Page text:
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Topic: Debug Output From (Can't use Serial.print) (Read 1 time) previous topic - next topic

johnr

I am interfacing my Arduino based device with a closed sourced Windows program.  The Windows program will communicate with the Arduino over USB.

As I get up to speed with the Arduino app parsing and processing data it receives, it would help if I can display debug statements generated by the Arduino program.  I can't use the serial console in the IDE as the program I am interfacing with has exclusive access to the USB port.

What methods are easily available to have the Arduino program output available?  It does not need to be real time.  I have an Arduino Mega.

Thanks,

John

BenF

I have used software from the project linked to below during similar development projects and it works great.

http://com0com.sourceforge.net/

retrolefty

Well the fact that you have a Mega board that has 4 hardware serial ports, an easy method would be to purchace a USB serial module and wire it to one of the Mega's additional serial ports. You can then use a PC serial terminal program (hyper terminal, etc) to monitor your debug commands that you imbed into your sketch.

Here is one example:

http://www.sparkfun.com/commerce/product_info.php?products_id=9115

Lefty

johnr

Thanks...between those options I can work through it.

CaptainObvious

You could always use a MAX232 or compatible, and you don't even need to take up your hardware serial, you can just use NewSoftSerial and use Serial.print that way.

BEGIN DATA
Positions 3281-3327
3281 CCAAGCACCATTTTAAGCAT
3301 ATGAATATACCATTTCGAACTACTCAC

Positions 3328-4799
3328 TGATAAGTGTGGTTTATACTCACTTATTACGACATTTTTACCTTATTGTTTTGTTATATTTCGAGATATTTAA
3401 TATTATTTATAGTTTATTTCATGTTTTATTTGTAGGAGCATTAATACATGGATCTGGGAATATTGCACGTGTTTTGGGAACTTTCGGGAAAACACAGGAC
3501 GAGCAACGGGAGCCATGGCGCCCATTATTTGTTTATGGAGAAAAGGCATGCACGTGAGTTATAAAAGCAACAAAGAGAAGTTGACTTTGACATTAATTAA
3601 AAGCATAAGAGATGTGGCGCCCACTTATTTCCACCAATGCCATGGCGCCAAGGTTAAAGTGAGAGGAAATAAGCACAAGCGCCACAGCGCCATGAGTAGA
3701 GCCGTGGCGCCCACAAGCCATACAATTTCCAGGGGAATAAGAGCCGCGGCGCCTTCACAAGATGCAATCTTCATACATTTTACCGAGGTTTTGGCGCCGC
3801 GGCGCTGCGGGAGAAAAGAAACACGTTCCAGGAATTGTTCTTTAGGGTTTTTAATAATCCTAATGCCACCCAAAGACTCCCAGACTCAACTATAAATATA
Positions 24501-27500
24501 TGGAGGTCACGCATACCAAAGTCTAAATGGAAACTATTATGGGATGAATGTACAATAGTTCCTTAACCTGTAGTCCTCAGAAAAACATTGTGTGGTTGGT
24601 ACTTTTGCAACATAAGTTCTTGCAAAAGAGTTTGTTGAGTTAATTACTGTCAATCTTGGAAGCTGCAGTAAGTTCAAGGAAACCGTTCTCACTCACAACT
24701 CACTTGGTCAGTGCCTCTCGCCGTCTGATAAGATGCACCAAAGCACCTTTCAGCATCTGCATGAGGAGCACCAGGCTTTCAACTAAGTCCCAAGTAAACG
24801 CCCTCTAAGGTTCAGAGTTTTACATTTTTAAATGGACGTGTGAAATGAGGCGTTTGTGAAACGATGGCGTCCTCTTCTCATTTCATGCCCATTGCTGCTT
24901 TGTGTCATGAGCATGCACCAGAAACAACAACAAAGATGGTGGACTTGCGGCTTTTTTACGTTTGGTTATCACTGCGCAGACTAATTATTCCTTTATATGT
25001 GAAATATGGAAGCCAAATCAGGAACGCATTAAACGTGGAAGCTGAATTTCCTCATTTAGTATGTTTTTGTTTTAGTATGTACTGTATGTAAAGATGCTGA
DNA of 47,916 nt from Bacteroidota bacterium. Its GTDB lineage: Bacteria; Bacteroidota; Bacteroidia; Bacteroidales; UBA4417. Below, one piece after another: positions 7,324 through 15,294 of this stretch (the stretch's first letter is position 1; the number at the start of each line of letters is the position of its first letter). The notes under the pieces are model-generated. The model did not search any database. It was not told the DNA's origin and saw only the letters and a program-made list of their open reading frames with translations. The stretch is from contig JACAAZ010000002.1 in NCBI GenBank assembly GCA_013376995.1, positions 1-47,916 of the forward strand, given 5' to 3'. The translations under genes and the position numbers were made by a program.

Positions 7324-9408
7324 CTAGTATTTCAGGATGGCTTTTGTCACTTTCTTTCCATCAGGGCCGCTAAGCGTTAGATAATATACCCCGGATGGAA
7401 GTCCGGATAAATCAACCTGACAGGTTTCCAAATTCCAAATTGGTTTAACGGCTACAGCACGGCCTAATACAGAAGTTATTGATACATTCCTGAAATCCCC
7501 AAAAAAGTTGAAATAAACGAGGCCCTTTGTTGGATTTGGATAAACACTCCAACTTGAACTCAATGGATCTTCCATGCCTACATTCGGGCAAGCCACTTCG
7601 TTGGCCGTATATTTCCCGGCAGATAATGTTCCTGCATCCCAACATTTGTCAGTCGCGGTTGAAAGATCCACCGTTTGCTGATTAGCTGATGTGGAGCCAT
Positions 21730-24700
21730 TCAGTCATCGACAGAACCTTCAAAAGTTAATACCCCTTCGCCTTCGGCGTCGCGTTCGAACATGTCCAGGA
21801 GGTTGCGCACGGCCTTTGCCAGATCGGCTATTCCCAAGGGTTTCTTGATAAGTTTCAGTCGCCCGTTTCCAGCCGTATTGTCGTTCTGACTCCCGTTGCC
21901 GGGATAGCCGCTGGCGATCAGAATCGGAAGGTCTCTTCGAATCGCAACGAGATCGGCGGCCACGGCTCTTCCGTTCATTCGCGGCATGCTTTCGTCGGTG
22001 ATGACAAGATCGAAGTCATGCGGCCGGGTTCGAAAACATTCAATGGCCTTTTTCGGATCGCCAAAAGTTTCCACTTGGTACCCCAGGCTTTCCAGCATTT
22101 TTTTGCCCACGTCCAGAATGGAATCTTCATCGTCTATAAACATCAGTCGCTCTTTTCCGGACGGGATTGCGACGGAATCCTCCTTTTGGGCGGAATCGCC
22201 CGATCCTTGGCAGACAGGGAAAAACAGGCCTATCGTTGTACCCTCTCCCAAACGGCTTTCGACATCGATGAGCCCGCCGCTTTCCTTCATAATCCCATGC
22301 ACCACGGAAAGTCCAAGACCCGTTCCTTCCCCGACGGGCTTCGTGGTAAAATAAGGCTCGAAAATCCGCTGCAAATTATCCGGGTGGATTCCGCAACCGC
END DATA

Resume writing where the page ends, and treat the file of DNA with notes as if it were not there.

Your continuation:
I made an arduino board based off the max232 (much easier to solder :D) and I used the extra set of pins on the max232 for a NewSoftSerial RS232 version. So I can talk to RS232 devices via any pin! :D

BRuTuS

#5
Nov 16, 2009, 03:35 am Last Edit: Nov 16, 2009, 03:36 am by brutus1975 Reason: 1
Cheat!

Use a serial lcd and connect it in parallel with the Pins.

It will then display anything sent to that port.  Just make sure your debug statements include a \n to jump down to the next line on the LCD.

BenF

Quote
Use a serial lcd and connect it in parallel with the Pins.

If data sent to the PC application is binary, you will not be able to display/view the data on the LCD. The binary data may even reconfigure your display (switch it off, change baudrate, enable blinking, change backlight etc.).  Even with ASCII only (e.g. GPS data) it is not practical because the volume of data is likely to overflow the LCD display quickly.
Quote
Just make sure your debug statements include a \n to jump down to the next line on the LCD.

Anything you add to the serial stream will also reach the PC application and may upset whatever protocol you're implementing.

retrolefty

#7
Nov 16, 2009, 08:11 am Last Edit: Nov 16, 2009, 08:13 am by retrolefty Reason: 1
Quote
Anything you add to the serial stream will also reach the PC application and may upset whatever protocol you're implementing.


Correct, for debug statements to make sense for troubleshooting a application talking to a PC, then it needs to stream to a different serial port, hardware or software.

Lefty


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